We tend not to talk about this stuff: when we tell our undergraduates about graduate school, it’s all about getting to hang out with smart people all the time and doing science in a lab and constantly learning new things. We avoid talking about the grind, the fluctuating amounts of pressure, the unsupportive pricks who run some labs, and the fact that the whole enterprise is an engine for depression. You’re working on tiny, tightly focused problems in ways that no one has tried before; you’re going to fail and fail and fail, and only occasionally see a flicker of cheerful sunlight. It can be tough.
The days merged into weeks; the failures continued. My supervisor called me to his office. He was unimpressed. I needed to do better, work harder, get it right. Walking back to my bench that day, a black dog walked with me. When exactly it had arrived I can’t say. I was 21. My ramshackle mental defences had been crumbling for a while. I’ll never know what tore the breach. It may have been an admonishment from a lab technician or just one more cloudy culture bottle. Whatever had splintered the final defence, depression was my new master.
It is amazing how we can maintain a facade of normality while behind it a maelstrom of disintegrating sanity roars. By Christmas, I was thinner and quieter, but still me. Time with family and fiancée kept the black dog subdued. It waited.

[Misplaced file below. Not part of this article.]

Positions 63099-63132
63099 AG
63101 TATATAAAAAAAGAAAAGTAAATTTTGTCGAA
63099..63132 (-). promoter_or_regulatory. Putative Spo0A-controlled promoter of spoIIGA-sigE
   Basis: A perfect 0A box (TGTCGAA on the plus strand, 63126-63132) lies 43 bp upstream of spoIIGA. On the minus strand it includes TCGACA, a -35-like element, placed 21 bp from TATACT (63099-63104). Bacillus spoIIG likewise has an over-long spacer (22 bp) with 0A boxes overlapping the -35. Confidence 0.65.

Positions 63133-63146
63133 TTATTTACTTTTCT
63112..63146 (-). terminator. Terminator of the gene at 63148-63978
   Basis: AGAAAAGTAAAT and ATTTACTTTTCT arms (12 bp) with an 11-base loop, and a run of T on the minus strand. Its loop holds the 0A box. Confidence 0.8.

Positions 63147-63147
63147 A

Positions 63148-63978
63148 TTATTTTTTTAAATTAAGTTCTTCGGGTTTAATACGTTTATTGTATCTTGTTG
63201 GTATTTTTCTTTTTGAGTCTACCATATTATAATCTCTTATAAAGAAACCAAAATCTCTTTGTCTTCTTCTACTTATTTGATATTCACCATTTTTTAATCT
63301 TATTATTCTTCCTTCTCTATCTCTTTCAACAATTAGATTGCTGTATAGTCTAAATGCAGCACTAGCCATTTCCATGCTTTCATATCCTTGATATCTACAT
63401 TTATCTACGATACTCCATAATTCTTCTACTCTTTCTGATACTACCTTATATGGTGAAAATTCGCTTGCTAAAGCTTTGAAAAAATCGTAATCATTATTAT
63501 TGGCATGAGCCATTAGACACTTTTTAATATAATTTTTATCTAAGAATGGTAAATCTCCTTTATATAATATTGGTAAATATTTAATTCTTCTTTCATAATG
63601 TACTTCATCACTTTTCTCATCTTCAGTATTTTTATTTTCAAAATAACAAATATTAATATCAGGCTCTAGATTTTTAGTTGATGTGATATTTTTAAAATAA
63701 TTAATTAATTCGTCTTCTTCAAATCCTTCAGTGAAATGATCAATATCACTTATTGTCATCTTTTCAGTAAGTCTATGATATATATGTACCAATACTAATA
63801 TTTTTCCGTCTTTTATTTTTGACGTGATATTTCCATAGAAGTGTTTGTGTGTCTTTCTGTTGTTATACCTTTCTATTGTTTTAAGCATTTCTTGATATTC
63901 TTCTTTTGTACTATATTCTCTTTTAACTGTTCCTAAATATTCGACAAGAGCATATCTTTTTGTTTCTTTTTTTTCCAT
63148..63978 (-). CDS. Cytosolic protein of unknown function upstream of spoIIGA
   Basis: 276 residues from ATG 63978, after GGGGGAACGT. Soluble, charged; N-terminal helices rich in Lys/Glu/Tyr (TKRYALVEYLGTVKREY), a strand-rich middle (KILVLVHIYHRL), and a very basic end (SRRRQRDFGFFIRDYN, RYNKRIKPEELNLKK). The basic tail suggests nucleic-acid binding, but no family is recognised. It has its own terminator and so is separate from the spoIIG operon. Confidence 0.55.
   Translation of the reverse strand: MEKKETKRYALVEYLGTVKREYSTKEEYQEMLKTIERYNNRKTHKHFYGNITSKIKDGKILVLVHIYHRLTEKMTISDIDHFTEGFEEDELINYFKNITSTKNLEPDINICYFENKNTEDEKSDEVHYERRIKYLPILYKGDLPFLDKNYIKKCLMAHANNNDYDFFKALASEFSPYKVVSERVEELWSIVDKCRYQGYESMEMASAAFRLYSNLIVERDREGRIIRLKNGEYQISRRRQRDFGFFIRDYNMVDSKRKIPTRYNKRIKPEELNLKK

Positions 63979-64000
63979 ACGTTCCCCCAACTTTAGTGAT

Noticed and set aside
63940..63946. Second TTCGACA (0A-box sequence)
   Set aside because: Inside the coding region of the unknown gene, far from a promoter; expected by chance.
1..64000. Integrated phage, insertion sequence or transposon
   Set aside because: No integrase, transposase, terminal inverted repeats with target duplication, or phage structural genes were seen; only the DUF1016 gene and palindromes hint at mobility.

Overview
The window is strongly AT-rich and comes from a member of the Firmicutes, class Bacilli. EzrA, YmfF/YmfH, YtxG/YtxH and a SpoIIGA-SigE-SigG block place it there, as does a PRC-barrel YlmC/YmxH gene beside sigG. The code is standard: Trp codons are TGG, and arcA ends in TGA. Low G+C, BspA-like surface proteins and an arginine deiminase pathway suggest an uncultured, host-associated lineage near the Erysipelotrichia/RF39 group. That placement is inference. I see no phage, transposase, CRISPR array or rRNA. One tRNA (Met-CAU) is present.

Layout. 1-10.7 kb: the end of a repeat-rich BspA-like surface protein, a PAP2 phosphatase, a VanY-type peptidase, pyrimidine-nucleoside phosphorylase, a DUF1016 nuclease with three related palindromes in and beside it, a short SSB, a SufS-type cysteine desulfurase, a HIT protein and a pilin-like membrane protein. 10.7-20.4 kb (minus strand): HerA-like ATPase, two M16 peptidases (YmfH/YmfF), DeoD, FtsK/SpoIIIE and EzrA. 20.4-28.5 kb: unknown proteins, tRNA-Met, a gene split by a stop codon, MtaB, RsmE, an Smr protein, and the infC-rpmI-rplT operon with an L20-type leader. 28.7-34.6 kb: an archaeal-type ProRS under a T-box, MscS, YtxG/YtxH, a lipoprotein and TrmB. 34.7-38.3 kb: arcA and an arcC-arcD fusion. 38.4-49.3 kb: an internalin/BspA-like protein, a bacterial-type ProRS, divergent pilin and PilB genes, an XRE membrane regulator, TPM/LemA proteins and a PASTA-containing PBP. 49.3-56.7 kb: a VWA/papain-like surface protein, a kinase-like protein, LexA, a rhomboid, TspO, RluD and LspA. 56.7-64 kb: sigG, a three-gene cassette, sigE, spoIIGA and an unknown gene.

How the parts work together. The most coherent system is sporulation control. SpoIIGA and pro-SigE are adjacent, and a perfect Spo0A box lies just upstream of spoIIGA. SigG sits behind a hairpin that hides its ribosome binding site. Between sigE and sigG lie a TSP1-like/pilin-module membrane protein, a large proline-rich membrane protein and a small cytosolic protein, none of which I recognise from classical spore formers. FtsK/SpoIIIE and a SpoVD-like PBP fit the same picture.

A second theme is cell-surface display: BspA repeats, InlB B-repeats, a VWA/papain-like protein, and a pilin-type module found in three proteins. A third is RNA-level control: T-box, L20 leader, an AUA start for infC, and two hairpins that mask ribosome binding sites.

Instead of seeking help, I counted down the remaining days of holiday like a condemned man. Sometimes you can see deep depression coming for you, slamming doors of escape, tightening the orbits of desperation. Deciding I would kill myself was a relief. I wrongly felt that it was the only door left open. One place the black dog could not follow.
He didn’t kill himself, obviously. And he later found support from other people and clawed himself out of the pit.
But still, when I think back…I am not prone to depression, myself. This is not to say that I don’t experience stress or self-doubt, but that somehow I’m emotionally rather unperturbable (which isn’t always a good thing), and I don’t spiral into that bleakness I see in others experiencing depression. I’m lucky that way.
I can see how the circumstances of grad school can do terrible harm, though. I spent a lot of time alone, slicing away at a microtome or sitting in a dark room feeding copper grids into an electron microscope. There was one faculty member who literally hated me, who would hiss at me in the hallways and once hauled me into his office on a whim so he could tell me to get out of science, that it was his personal goal to destroy any career I might have and prevent my graduation. Less coarse-souled people than I might have been wrecked by that.
Fortunately, I was in one of the good labs — you know, the ones with a helpful advisor and a team of supportive grad students and post-docs, which also helped immensely. Still, I worried when my daughter went off to grad school. It felt a little bit like watching her leap into the maw of a wood chipper, although it’s one where some survive unscathed, others gather scars, and others get ground down to a pulp.
Not to discourage anyone, but you should be aware of this problem.